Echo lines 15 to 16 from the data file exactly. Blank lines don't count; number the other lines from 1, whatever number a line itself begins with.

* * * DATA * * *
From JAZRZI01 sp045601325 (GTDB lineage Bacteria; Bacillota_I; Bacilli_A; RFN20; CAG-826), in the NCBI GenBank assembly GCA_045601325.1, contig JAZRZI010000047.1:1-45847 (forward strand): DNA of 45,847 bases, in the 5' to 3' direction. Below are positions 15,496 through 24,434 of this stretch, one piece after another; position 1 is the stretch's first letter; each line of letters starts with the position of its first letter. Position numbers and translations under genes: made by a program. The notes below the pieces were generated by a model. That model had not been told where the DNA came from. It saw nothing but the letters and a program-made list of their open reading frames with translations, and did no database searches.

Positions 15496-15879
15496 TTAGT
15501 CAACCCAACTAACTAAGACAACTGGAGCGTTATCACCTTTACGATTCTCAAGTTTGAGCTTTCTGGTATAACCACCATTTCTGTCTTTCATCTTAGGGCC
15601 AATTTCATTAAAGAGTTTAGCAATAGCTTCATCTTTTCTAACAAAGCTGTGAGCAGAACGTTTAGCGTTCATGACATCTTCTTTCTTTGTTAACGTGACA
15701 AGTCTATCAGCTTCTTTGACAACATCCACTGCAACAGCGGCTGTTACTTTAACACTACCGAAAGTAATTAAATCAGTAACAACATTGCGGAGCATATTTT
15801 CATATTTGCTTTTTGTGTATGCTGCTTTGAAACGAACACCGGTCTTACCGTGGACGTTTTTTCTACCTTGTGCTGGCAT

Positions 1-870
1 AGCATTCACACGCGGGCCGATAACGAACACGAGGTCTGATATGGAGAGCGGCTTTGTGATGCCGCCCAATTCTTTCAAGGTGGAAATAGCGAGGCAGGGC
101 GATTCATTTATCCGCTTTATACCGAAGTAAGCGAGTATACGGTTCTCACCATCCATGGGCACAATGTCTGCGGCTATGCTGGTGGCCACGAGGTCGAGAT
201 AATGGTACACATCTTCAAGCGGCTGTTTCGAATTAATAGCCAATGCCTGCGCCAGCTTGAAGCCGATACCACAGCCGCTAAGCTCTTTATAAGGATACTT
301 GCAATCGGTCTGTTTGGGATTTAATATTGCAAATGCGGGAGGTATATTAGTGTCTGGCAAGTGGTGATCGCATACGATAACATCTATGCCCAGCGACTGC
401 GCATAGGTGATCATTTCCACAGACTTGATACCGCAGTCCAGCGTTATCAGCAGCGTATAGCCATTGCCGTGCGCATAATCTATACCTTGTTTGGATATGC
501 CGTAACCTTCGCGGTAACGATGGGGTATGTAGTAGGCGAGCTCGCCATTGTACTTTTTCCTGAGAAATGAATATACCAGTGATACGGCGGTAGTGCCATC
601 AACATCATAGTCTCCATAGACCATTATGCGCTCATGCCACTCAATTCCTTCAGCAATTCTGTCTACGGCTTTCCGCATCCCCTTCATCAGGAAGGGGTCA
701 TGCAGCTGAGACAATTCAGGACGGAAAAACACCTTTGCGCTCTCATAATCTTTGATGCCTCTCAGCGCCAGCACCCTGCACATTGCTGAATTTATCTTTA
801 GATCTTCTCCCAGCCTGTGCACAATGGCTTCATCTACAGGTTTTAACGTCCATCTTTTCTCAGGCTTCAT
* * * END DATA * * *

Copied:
601 AACATCATAGTCTCCATAGACCATTATGCGCTCATGCCACTCAATTCCTTCAGCAATTCTGTCTACGGCTTTCCGCATCCCCTTCATCAGGAAGGGGTCA
701 TGCAGCTGAGACAATTCAGGACGGAAAAACACCTTTGCGCTCTCATAATCTTTGATGCCTCTCAGCGCCAGCACCCTGCACATTGCTGAATTTATCTTTA